1 tablespoon olive oil
1 large tomato, pureed (crushed through a sieve)
75g/3oz French beans, cut to 5cm/2in lengths
50g/2oz each cooked borlotti and butter beans, if available
8 snails (or a sprig of rosemary)
generous pinch of saffron (say 20 threads)
1 teaspoon best paprika powder
Using your widest frying pan, preferably 26cm (12in) across, heat the oil through over a medium heat, and add a generous pinch of salt.
Fry the chicken and rabbit for about 10 minutes, stirring until brown on all sides. Add the green beans and cook for another two minutes. Add the tomato and stir for a minute.
Sprinkle on the paprika powder and stir it in, heating through for 30 seconds or so (it must not burn). Add the water immediately and raise heat to full. As the water comes to the boil, add the saffron and another generous pinch of salt. Make a note of the water level.
Lower the heat and simmer for 30 minutes, until meat is tender. There will be some evaporation, so add enough boiling water to bring the liquid level back to the original (to reduce evaporation you could cover the dish with foil).
Toss in the rice in handfuls and boil rapidly for 10 minutes without stirring (once the rice is added, it is not stirred again). Now add the beans and snails (or rosemary). Turn the heat to medium and cook for five to eight more minutes. Most of the liquid will be absorbed. Taste the rice; the grains should be soft but chewy at the centre. It doesn't matter if it's not cooked through.
At this stage the rice shouldn't stick to the bottom of the pan. So turn down to lowest heat, wait for one minute (so the oil settles), then turn it up to full and the oil will fry the sticky rice at the bottom. Using a wooden spoon to test, prod the rice on the base of the pan until you feel it beginning to stick (a minute or so). Then turn off heat immediately.
Remove paella to a warm place. Sometimes a folded newspaper is placed on top (the Independent on Sunday's Real Life is a realistic substitute for La Provincia) to allow the rice to go on cooking and flavours to mingle.
The unevenness in cooking is recognised as being essential to the perfect paella. It will be overcooked on the bottom, soft and moist in the middle, a trifle underdone on top.
When it's served in the best paella restaurant in Valencia, the host will stand up and stir the rice to mix all the different elements. A worse dog's dinner it would be hard to imagine, but they know what they are doing. It's the stuff that dreams are made of.
Finally, what to do with the left-overs. What leftovers? There are no leftovers. End of story.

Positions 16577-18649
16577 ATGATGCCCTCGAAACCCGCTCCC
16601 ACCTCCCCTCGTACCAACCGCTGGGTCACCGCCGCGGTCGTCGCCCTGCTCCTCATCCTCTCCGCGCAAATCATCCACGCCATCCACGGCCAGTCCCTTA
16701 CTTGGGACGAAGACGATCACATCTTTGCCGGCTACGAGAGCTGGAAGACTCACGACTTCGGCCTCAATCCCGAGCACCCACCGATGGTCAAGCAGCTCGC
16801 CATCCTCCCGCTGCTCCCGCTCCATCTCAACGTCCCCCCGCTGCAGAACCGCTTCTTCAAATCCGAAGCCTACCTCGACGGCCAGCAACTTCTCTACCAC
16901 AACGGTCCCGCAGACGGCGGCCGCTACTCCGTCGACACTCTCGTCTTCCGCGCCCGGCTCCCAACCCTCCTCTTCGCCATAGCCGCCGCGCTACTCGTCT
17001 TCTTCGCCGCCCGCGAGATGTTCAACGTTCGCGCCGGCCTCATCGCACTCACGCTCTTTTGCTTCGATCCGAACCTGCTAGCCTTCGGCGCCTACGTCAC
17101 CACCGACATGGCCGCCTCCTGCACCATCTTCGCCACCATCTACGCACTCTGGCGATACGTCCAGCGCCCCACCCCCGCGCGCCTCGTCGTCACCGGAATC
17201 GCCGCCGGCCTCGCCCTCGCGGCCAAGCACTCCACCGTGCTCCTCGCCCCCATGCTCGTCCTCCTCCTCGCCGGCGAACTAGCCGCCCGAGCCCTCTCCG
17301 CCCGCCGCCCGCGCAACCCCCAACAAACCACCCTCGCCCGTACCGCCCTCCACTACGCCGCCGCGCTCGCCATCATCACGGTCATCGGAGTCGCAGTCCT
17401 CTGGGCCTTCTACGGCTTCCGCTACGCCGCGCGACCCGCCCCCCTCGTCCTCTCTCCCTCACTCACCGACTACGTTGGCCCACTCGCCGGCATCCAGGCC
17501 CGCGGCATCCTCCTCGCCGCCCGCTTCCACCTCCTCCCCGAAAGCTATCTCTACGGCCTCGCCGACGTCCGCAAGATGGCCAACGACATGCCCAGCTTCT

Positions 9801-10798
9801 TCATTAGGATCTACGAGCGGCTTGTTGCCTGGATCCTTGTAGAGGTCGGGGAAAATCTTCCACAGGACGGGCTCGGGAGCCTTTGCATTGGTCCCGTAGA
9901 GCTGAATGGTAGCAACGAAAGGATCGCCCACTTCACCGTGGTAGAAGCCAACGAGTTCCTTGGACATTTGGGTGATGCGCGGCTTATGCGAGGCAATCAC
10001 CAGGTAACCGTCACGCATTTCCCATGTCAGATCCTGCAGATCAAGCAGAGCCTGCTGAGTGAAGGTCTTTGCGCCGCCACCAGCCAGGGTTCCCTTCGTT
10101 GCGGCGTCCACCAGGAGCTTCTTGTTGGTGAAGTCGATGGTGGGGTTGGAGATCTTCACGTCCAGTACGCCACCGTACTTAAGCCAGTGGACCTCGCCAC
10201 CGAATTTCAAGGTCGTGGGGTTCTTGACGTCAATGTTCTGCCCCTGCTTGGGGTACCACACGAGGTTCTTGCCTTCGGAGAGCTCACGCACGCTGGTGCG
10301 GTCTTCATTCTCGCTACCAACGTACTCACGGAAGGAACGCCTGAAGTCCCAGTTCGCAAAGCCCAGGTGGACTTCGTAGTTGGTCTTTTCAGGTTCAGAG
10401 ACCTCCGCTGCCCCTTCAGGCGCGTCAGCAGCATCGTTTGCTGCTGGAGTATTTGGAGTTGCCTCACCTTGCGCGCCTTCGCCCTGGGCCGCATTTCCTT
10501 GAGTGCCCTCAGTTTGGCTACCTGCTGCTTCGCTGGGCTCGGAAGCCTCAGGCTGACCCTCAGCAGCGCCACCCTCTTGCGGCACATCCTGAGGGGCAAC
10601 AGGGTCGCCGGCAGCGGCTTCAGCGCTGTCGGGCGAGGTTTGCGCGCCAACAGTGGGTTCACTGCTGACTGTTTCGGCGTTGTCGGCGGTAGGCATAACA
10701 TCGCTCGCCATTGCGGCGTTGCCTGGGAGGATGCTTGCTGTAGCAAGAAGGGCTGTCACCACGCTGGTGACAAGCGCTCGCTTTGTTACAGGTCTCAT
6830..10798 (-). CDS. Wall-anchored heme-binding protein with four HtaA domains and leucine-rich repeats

ARROZ A LA MARINERA
This is dry rice cooked in a paella dish. The secret of its success is the exquisite stock that is traditionally made in the fishing villages from small, cheap, but very flavoursome fish. The stock also contains an assortment of shellfish. The version given here has been adapted for the city dweller and is somewhat refined, so will tend to lack the stronger flavours that are obtained when these dishes are prepared in the sea ports. If you can buy live Dublin Bay prawns, they will need to be boiled first. Drop them into a large pan of boiling salted water. Cover and bring back to the boil. Simmer over a low heat for about 10 minutes, then drain and leave to cool.
250g/9oz monkfish, cut into pieces
1 hake's head, rinsed and dried
250g/9oz Dublin Bay prawns
4 tablespoons plain flour
200ml/7fl oz olive oil
1 Spanish onion, peeled and chopped
2 tomatoes, skinned, de-seeded and chopped
2 teaspoons paprika
1.2 litres/2 pints water
2 strands saffron
250g/9oz mussels, scrubbed and bearded
4 large uncooked prawns
1 clove garlic, peeled and chopped
400g/14oz medium-grain rice
Sprinkle the monkfish, hake's head and Dublin Bay prawns with salt and coat the fish with flour. Heat half the oil and fry the monkfish and hake's head for a few minutes, then remove from the pan and put to one side.
Fry the prawns for a few minutes then put them to one side. Peel them and put the tails to one side.
Use a mortar and pestle to crush the heads, shells and claws. Remove the skin and bone from the fried fish and put them and the fish to one side.
Re-heat the oil in a large pan and fry the onion until translucent. Add one tomato, one teaspoon of paprika, the water and a pinch of salt. Add the crushed prawn shells and the skin and bones from the fish. Bring to the boil, cover, and simmer over a medium heat for 45 minutes.
Strain the stock. Crush the saffron then dissolve it in a little boiling water and add it to the warm fish stock.
Place the mussels in a saucepan with 1cm (12in) of water, and steam over a low heat for five minutes, shaking occasionally, until all the shells have opened. Discard any mussels which have not opened and remove and discard the empty top shells. Strain the juices into the fish stock.
To prepare the squid, pull the head and tentacles away from the body. Pull off and discard the skin. Split the body in half to remove and discard the transparent bony section. Cut the tentacles from the head just above the eye. Discard the head. Wash the body and tentacles thoroughly in running water. Drain and chop.
Heat the remaining oil in a 40cm (16in) paella pan, sprinkle the large prawns with salt and fry them and the squid for two minutes. Add the garlic and the remaining tomato and fry for a further two minutes. Add the remaining paprika and the rice, stirring rapidly. Add no more than 250ml (8fl oz) of the hot fish stock and season to taste with salt. Bring to the boil and cook over a high heat for 10 minutes. Add the fish and prawn tails, lower the heat and simmer for a further 10 minutes. Taste and adjust the seasoning if necessary. Remove from the heat, decorate with the mussels, then cover and leave for five minutes before serving.Reuse content